M. Keppell

Charles Sturt University (AUSTRALIA)
An Aspirational Framework has been designed to provide academic staff with a means to identify the characteristics of learning design that characterize blended and flexible learning environments in ‘distance education’ learning and teaching. The framework is ‘aspirational’ in that it is not prescriptive but provides levels of quality learning and teaching practices in blended and flexible learning towards which academics can aspire. The framework has five dimensions comprising: pedagogy (e.g. authentic learning interactions, assessment as learning), course and subject interactions (information access, interactive learning, networked learning, student-generated content), ICT (learning management systems, web 2.0 tools), multi-literacies (e.g. information literacy, technoliteracy) and learning spaces (e.g. physical, virtual, formal, informal, outdoor, professional, personal learning spaces). For each of these dimensions there are three levels of learning design. Academic staff utilize the framework to self-assess their teaching in relation to each of the dimensions across the three levels of design.

For the purposes of this presentation flexible learning provides opportunities to improve the student experience through flexibility in time, pace, place (physical, virtual, on-campus, off-campus), mode of study (print-based, face-to-face, blended, online), teaching approach (collaborative, independent), forms of assessment and staffing. It may utilise a wide range of media, environments, learning spaces and technologies for learning and teaching. ‘Blended and flexible learning’ (BFL) is a design approach that examines the relationships between flexible learning opportunities, in order to optimise student engagement and equivalence in learning outcomes regardless of mode of study (Keppell, 2010).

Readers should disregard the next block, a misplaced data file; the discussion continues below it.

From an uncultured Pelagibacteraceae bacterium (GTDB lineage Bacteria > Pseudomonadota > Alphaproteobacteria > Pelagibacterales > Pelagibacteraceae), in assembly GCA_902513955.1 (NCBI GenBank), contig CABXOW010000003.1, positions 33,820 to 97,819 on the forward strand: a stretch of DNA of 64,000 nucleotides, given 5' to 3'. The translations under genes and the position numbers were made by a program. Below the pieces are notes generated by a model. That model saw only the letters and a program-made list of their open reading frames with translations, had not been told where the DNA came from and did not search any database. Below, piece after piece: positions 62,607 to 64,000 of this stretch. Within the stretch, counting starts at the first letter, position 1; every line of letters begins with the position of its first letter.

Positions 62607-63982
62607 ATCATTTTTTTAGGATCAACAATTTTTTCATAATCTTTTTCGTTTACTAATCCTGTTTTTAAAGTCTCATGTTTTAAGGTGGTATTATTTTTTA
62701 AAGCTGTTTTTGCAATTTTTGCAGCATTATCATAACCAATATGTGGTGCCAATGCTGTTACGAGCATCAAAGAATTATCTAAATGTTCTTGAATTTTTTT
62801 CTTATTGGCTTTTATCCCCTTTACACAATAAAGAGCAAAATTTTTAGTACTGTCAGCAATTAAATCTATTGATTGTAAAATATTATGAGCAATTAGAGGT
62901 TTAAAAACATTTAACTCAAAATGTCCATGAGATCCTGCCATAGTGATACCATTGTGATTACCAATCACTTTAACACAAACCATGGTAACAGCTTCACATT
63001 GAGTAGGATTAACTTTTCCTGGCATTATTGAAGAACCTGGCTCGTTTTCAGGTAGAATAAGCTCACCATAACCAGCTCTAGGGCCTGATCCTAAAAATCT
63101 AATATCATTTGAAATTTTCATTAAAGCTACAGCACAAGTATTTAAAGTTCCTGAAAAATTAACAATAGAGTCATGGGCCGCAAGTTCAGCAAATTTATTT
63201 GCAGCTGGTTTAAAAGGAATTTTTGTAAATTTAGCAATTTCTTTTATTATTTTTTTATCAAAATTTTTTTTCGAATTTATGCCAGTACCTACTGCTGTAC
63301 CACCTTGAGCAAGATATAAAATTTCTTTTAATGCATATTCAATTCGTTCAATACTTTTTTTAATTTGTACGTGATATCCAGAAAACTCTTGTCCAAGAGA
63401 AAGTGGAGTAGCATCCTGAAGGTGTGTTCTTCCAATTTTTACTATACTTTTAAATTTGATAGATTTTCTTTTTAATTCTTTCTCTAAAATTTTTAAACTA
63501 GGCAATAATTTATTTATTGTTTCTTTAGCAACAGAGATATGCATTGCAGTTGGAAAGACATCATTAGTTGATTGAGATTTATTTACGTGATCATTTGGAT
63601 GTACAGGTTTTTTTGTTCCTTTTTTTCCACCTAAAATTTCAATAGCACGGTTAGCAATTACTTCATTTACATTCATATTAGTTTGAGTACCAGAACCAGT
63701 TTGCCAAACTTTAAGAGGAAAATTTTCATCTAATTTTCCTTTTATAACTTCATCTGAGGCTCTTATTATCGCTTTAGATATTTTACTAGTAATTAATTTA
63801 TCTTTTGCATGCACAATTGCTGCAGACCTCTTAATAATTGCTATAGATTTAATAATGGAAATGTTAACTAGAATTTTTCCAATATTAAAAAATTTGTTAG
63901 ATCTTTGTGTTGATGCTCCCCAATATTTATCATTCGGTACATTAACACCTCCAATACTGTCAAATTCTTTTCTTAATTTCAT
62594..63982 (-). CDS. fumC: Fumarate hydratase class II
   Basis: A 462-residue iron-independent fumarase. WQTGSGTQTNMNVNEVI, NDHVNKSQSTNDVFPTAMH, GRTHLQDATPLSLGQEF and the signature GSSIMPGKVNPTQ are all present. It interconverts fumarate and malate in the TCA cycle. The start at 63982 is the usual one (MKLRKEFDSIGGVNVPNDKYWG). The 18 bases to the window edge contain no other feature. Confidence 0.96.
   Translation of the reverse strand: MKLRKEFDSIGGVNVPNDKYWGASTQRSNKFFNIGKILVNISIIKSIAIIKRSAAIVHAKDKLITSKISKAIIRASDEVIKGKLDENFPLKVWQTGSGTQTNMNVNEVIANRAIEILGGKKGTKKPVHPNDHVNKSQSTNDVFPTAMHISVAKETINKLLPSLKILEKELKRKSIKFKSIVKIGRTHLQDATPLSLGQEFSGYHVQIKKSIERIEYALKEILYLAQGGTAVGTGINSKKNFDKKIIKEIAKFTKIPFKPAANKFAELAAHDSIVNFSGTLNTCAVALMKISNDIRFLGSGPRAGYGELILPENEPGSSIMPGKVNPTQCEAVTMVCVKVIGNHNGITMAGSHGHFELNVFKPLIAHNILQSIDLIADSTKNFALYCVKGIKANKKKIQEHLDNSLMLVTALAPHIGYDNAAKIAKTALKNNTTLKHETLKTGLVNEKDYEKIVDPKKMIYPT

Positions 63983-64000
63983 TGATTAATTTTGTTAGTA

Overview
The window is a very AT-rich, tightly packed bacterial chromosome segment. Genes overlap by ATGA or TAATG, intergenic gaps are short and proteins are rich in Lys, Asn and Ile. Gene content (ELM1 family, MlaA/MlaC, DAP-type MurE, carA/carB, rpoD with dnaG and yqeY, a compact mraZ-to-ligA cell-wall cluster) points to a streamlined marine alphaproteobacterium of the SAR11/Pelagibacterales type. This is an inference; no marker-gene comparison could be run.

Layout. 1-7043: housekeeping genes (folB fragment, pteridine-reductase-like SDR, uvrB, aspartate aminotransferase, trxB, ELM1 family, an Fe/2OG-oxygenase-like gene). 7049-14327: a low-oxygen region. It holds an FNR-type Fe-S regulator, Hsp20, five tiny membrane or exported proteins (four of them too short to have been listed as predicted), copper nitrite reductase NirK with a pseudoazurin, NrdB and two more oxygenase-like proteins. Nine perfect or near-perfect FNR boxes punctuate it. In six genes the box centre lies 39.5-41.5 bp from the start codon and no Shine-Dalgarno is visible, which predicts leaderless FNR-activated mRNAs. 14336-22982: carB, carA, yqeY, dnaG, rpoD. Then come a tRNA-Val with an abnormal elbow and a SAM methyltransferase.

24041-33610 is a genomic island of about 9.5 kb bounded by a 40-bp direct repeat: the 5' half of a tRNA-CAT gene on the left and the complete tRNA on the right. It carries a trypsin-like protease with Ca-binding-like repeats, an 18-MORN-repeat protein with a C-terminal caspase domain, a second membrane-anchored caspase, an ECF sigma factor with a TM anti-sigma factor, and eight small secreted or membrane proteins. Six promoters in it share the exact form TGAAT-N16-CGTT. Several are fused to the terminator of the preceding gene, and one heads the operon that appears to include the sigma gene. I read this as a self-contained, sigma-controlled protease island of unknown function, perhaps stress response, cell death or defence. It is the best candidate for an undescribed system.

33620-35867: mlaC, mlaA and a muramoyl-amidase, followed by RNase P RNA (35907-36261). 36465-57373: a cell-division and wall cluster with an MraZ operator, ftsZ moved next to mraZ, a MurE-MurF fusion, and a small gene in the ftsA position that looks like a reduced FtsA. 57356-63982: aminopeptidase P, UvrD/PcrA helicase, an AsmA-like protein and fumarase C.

The framework can be utilized in two ways. Firstly, academic staff can self-assess their own teaching using a rubric that examines the dimensions from the perspective of pedagogy, course and subject interactions, ICT, multi-literacies and learning spaces across three levels. This allows the staff member to evaluate their own teaching that may lead to conversations with educational designers and professional development opportunities. Secondly, academic staff are provided with opportunities and rewards to develop their capacity to ensure that students experience consistency and quality of blended and flexible learning and teaching throughout a course/degree program. This self-assessment may also assist the academic when applying for promotion by providing evidence to promotion panels and to heads of departments/schools in relation to the quality of their learning and teaching. The aspirational framework has the potential to enhance the quality of blended and flexible learning at distance education universities and this presentation will elaborate these aspects of the framework.

Keppell, M. J. (2010). Blended and flexible learning standards. Charles Sturt University.